Tuesday, 7 January 2014

Dry January - The last straw?

Giving up alcohol for January is the new fad. A bit like those 5:2 diets where you don't eat  for two days so you feel better about eating crap the rest of the week. Cutting back booze after Christmas is nothing new; money is tight, the weight has crept and to be honest we're a bit bloated and slightly fed up of drinking. But a whole month?

This year seems different. The 'health' lobby seem to be preaching in all the papers either through paid adverts or with the help of sympathetic editors. They encourage us to get sponsored and give up for charity. That way we're less likely to fall off the rails. The cynic in me thinks in future years they'll suggest that we make it January and February, or why not give up completely?

Where does this dry month leave our pubs? We know that many are struggling and pubs are still closing down in great numbers. As I said January has always been a poor month for sales, but encouraging large numbers of us to forsake alcohol for a whole month may well be the end for our beleaguered publicans. Most of the new abstainers will cease visiting pubs completely to avoid temptation rather than shift to soft drinks. Pub overheads don't change in January. The bills still have to be paid and heating and lighting costs are at their highest. So, before you're taken in by the anti-alcohol lobby be aware that giving up drink for January could mean no pub to return to in February.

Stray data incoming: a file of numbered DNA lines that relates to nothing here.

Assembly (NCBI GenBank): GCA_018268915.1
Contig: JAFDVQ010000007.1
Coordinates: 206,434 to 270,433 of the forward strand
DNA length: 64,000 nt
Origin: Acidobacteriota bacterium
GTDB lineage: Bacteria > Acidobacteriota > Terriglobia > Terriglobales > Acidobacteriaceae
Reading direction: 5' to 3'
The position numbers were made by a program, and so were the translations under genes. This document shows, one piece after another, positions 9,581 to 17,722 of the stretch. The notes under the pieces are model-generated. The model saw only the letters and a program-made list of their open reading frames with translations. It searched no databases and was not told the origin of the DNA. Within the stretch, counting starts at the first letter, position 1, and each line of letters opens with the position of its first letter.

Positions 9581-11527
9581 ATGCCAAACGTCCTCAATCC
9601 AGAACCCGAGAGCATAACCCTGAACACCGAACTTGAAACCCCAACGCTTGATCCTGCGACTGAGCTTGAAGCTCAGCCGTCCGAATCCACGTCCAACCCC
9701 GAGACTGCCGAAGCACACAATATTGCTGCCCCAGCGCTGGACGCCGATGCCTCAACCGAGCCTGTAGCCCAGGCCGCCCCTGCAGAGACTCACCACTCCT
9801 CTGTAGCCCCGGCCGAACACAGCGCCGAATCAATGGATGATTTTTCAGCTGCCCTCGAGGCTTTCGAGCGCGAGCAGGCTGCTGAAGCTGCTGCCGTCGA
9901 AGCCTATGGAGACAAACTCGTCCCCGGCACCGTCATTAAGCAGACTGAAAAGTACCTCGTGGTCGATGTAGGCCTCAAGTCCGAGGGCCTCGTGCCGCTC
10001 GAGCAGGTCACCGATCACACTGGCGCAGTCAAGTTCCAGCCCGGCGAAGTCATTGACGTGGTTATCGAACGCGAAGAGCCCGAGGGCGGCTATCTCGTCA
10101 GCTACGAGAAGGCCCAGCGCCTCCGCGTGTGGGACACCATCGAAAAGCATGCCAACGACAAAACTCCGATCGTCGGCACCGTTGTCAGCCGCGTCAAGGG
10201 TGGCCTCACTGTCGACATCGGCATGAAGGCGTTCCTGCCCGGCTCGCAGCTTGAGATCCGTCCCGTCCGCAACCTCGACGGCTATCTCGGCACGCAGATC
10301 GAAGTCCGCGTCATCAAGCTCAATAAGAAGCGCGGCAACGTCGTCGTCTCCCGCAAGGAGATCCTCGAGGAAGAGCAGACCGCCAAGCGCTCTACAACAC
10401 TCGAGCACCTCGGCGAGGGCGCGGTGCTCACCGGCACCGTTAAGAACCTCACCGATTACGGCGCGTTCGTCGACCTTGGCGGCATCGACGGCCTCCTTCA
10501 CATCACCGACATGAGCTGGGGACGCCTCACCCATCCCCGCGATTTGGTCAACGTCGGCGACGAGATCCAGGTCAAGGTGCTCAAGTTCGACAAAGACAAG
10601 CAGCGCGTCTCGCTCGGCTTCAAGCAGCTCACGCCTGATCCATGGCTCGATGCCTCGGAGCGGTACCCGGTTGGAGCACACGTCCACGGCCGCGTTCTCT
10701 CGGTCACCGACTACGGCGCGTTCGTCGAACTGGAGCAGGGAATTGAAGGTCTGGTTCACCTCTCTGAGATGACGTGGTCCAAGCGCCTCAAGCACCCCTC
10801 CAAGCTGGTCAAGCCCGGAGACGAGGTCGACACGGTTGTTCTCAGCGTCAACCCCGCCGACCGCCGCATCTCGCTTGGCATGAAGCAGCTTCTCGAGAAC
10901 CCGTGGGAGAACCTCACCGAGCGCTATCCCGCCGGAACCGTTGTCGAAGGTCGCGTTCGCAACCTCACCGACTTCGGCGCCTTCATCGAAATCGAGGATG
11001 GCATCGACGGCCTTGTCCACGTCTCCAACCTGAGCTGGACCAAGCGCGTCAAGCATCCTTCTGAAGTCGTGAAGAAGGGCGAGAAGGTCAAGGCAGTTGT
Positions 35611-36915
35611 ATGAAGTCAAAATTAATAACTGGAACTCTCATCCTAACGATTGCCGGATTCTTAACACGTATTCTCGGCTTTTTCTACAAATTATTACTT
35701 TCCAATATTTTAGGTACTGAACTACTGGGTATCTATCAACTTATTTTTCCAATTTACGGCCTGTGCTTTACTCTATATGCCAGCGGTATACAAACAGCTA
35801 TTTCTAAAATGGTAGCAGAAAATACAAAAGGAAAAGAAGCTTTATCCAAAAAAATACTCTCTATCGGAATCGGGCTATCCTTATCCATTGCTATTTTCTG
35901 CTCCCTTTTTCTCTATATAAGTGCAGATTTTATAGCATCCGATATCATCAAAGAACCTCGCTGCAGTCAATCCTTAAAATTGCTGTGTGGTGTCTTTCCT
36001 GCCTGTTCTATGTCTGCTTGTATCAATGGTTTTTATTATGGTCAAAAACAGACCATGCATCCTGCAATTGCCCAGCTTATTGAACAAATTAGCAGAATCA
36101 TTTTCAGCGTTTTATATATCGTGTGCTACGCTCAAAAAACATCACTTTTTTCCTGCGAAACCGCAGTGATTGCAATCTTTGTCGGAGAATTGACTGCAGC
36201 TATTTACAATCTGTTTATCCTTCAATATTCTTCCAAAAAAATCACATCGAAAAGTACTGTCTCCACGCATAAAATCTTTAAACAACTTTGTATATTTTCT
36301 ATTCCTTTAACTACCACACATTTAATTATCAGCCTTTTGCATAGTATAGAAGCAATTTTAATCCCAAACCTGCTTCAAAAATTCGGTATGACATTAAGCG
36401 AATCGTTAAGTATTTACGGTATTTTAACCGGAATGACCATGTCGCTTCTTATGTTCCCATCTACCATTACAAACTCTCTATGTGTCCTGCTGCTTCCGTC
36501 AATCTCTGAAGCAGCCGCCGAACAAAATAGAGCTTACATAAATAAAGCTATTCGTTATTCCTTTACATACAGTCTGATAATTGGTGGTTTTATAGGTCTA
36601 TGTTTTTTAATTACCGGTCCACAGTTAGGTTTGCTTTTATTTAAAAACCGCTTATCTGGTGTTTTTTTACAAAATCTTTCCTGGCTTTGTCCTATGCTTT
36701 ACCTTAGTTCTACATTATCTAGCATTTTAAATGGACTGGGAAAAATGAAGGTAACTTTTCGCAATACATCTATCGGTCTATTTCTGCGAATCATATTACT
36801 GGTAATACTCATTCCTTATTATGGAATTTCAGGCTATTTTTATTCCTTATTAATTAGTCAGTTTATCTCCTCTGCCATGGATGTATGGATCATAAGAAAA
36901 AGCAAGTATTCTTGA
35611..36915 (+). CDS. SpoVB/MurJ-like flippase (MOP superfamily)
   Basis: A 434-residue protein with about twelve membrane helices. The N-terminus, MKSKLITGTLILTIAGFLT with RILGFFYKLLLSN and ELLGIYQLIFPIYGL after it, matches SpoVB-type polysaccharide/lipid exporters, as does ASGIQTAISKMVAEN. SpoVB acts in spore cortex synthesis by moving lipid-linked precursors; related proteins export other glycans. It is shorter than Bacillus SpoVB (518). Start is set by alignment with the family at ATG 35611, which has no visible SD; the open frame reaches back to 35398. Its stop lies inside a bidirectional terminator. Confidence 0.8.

1. If I were considering giving up for January, the health lobby's nagging would dissuade me immediately.

  2. The proposition that there will be no pubs to return to in February is false. Pubs like many businesses have a cyclical seasonal business. They are quiet in January every year. As are many other retail outlets. To compensate they ought to have done good trade prior to Xmas. A business makes hay whilst the sun shines, so to speak.

    The argument is akin to "If you don't go to Alton Towers in winter, it won't be there for you in summer when you actually want it"

  3. The very notion of giving something up for a set finite amount of time is utterly ridiculous, whether alcohol, or cheese or whatever.
    If your lifestyle is healthy carry on as you are, if its not, then a gimmicky diet/abstention period won't help in the slightest.